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Meng Wanzhou

Prisoner in Vancouver: Huawei CFO Meng Wanzhou awaits her fate in splendour

  • Meng’s bail terms include the GPS monitor, an 11pm to 6am curfew, and 24-hour surveillance by a private security firm
PUBLISHED : Friday, 18 January, 2019, 1:23pm
UPDATED : Friday, 18 January, 2019, 4:12pm

Meng Wanzhou steps out of her US$4.2 million mansion, a GPS monitor strapped to her ankle, and slips into a chauffeured black SUV. Then she is off, largely free to roam the shops and restaurants within 100 square miles of Vancouver until her 11pm curfew.

So goes another day of house arrest for Meng, chief financial officer of Huawei Technologies and daughter of the billionaire founder of China’s biggest telecom provider. It is, by all appearances, a comfortable life for someone at the centre of a complex power game.

Meng’s arrest at the behest of the US – which wants to extradite her on grounds she tricked banks into potentially violating Iran sanctions – has sparked an unprecedented diplomatic row. Nine days after her December 1 arrest during a stop over in Vancouver, China detained two Canadians on national security grounds. And this week, a China court imposed a death sentence, following a one-day trial, on a Canadian found guilty of drug smuggling.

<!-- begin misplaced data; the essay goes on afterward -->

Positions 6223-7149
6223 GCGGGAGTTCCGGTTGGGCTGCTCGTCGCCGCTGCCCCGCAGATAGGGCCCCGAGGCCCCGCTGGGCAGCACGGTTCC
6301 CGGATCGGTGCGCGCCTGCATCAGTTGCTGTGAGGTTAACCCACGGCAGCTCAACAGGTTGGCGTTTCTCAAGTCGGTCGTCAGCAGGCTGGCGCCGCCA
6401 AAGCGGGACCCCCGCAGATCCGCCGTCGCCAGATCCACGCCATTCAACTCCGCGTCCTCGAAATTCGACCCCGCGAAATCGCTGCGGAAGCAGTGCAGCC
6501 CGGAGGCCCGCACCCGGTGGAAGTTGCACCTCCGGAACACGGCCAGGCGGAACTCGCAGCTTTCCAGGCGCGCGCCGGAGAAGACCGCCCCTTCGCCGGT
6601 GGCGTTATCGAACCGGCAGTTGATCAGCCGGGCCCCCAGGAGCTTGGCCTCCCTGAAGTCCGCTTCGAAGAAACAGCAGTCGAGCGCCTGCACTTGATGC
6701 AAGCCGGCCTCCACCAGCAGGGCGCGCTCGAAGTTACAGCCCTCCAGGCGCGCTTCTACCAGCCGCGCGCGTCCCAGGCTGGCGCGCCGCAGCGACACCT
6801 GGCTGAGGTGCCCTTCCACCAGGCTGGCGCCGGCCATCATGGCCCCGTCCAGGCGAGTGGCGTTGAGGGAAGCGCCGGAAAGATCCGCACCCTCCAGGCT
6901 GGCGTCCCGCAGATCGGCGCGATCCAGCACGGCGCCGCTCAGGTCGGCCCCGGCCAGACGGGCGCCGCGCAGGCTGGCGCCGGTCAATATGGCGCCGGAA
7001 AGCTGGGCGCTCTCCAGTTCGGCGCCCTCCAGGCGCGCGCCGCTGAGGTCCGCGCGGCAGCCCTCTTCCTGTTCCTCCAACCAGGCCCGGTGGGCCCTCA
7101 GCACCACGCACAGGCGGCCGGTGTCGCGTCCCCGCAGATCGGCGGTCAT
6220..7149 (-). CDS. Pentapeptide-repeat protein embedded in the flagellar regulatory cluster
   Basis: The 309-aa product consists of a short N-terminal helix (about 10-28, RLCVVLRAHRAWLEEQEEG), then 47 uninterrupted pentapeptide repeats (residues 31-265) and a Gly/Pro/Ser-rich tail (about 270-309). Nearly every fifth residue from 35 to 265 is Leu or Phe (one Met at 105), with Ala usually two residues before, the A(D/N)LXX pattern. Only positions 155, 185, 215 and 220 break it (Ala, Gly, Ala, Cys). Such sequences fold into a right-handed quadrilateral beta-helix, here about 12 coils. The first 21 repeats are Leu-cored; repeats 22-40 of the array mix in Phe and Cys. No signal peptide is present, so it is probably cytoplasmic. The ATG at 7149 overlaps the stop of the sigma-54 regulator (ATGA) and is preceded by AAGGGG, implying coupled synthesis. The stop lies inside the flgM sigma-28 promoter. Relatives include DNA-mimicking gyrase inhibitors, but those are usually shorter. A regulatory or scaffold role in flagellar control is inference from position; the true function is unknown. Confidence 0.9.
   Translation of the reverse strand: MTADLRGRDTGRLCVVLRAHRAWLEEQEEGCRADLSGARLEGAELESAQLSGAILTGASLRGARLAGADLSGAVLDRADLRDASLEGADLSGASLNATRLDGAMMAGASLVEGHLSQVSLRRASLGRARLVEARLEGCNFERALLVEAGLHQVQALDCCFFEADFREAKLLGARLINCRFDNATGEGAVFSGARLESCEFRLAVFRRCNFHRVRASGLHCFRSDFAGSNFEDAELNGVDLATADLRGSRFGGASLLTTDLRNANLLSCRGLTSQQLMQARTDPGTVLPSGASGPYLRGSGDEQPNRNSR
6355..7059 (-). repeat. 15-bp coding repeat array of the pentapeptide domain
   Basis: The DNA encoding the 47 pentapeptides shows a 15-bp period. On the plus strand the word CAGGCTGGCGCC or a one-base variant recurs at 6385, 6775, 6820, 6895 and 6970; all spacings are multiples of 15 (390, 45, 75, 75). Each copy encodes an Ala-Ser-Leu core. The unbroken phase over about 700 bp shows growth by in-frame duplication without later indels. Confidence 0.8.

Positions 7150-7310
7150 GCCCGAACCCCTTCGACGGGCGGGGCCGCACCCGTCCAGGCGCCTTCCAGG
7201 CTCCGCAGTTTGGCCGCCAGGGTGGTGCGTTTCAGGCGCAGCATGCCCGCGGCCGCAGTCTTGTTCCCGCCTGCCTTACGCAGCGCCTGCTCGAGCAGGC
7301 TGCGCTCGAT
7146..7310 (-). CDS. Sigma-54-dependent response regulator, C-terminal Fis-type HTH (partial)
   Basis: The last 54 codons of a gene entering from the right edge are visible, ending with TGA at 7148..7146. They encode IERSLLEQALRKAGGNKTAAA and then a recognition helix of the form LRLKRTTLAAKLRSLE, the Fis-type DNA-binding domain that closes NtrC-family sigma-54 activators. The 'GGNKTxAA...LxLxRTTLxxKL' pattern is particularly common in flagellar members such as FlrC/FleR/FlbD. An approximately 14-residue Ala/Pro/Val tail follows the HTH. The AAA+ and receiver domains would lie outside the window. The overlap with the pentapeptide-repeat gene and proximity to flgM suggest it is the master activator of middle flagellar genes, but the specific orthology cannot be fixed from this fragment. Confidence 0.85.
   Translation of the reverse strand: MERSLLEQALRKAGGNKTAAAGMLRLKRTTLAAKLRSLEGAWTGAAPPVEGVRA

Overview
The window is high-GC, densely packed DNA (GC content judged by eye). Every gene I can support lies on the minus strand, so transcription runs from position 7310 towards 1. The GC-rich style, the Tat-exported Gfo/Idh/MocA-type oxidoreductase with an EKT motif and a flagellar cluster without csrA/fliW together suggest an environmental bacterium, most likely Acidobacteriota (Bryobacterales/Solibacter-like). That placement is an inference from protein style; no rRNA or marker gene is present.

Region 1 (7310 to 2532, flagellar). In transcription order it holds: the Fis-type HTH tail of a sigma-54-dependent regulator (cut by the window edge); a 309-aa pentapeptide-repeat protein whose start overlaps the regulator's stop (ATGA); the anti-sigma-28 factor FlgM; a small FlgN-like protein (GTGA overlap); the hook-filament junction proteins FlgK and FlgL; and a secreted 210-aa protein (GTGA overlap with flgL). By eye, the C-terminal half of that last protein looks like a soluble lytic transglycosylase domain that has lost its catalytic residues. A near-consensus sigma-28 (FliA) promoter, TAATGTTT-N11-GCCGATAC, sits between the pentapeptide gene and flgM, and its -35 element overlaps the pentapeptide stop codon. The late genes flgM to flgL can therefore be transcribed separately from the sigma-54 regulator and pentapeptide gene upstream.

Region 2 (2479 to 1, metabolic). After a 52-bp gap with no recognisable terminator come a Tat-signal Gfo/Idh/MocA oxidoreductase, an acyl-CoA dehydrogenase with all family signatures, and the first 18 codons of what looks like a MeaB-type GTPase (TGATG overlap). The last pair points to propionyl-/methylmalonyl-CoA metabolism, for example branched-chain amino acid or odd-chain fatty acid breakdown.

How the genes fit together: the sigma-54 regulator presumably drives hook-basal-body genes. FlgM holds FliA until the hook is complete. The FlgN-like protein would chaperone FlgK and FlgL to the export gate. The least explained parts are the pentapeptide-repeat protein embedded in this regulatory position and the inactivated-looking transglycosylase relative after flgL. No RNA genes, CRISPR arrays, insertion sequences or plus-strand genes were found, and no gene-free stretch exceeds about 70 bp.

How Meng’s case will be resolved remains unclear, though she has become an object of fascination in a city where her family owns two homes and where she spent down time when she was not running Huawei’s finances. Tourists stop by to take selfies outside her home near a 2,000-acre park overlooking the Pacific Ocean, where she is ensconced with her husband and daughter.

Meng’s bail terms include the GPS monitor, an 11pm to 6am curfew, and 24-hour surveillance by a private security firm, Lions Gate Risk Management Group. Their job is to ensure she does not violate the conditions of her release. She pays the hefty bill for that monitoring, which includes two guards at a time and a driver.

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“If I were on The Price is Right, I’d say that’s about US$7,000 a day,” or more than US$2.5 million a year, said Nicholas Casale, a former police detective, referencing the game show. Casale structured Bernie Madoff’s bail agreement and acted as monitor for the disgraced money manager for about three months.